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Tragedy

<b><i>The Tale</i></b><br><b>Directed by Jennifer Fox</b><br>Gamechanger Films, 2018<br>114 minutes

Cruelty With a Point

In life and in depictions of life, when is it better to look directly at instances of suffering, and when to turn away? When is looking a form of violation, and when is it a moral imperative? As the documentary image proliferates, so, too, does a discussion that has preoccupied feature storytelling: When it comes to images of violence and brutality, what needs to be seen to be believed, and which representations can’t be justified? Major news outlets now air images of death and suffering as matters of course; in a culture of mass documentation and dissemination, images that exist exist to be seen. Social-media platforms put kitten frolics and beheading videos on an equal footing. “Viewer discretion” and trigger warnings only grow more elaborate, even as they become superfluous: Who now sits down in front of any sort of screen, at any time and with even the most benign intentions, unprepared for some form of visual assault?

Katrina: After the Flood. By Gary Rivlin. Simon & Schuster, 2015. 480p. HB, $27.

The Storm That Won’t Quit

The storm landed on August 29, 2005, right as winds mercifully dropped to 125 miles an hour, down from 175. But the real horror came afterward, in the wake of fifty-three levee breaches that caused New Orleans to fill up like a bathtub. When the air [...]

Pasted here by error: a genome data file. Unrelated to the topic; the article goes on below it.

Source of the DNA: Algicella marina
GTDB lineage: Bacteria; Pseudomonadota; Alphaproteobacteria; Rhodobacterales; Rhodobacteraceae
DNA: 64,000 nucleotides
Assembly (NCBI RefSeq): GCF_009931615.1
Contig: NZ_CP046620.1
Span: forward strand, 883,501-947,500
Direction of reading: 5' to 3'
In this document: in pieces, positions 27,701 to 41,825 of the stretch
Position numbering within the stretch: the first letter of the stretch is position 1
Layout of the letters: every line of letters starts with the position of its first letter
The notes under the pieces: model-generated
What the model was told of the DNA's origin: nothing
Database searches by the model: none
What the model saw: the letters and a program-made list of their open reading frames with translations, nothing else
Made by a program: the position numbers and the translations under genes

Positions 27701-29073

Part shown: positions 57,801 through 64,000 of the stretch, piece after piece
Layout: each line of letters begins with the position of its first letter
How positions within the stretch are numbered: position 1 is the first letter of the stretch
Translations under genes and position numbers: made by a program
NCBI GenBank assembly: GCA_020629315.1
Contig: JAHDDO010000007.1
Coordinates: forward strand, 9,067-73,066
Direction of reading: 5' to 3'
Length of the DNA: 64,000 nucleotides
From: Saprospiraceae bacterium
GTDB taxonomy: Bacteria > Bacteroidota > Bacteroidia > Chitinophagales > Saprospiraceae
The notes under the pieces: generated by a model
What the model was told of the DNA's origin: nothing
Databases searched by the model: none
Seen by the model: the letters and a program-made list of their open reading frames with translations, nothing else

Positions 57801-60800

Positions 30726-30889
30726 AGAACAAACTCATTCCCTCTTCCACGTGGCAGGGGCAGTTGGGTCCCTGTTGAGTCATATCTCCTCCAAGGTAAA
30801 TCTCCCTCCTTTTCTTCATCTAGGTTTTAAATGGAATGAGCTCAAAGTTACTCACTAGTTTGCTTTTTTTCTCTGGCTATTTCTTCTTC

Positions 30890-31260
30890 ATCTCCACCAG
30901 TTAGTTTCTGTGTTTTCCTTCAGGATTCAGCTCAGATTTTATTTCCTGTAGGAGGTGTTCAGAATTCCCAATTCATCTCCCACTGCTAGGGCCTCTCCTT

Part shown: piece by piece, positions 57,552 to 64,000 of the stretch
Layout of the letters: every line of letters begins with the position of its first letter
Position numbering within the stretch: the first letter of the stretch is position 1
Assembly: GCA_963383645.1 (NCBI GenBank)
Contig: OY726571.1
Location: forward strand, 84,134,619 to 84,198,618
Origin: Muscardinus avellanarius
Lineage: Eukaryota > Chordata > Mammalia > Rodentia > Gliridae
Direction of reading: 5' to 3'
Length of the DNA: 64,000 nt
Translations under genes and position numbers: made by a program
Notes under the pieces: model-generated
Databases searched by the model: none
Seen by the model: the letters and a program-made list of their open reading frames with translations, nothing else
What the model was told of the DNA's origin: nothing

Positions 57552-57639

Tragedy and the Whole Truth

There were six of them, the best and bravest of the hero’s companions. Turning back from his post in the bows, Odysseus was in time to see them lifted, struggling, into the air, to hear their screams, the desperate repetition of his own name. The survivors could only look on helplessly, while Scylla “at the mouth of her cave devoured them, still screaming, still stretching out their hands to me in the frightful struggle.” And Odysseus adds that it was the most dreadful and lamentable sight he ever saw in all his “explorings of the passes of the sea.” We can believe it; Homer’s brief description (the too poetical simile is a later interpolation) convinces us.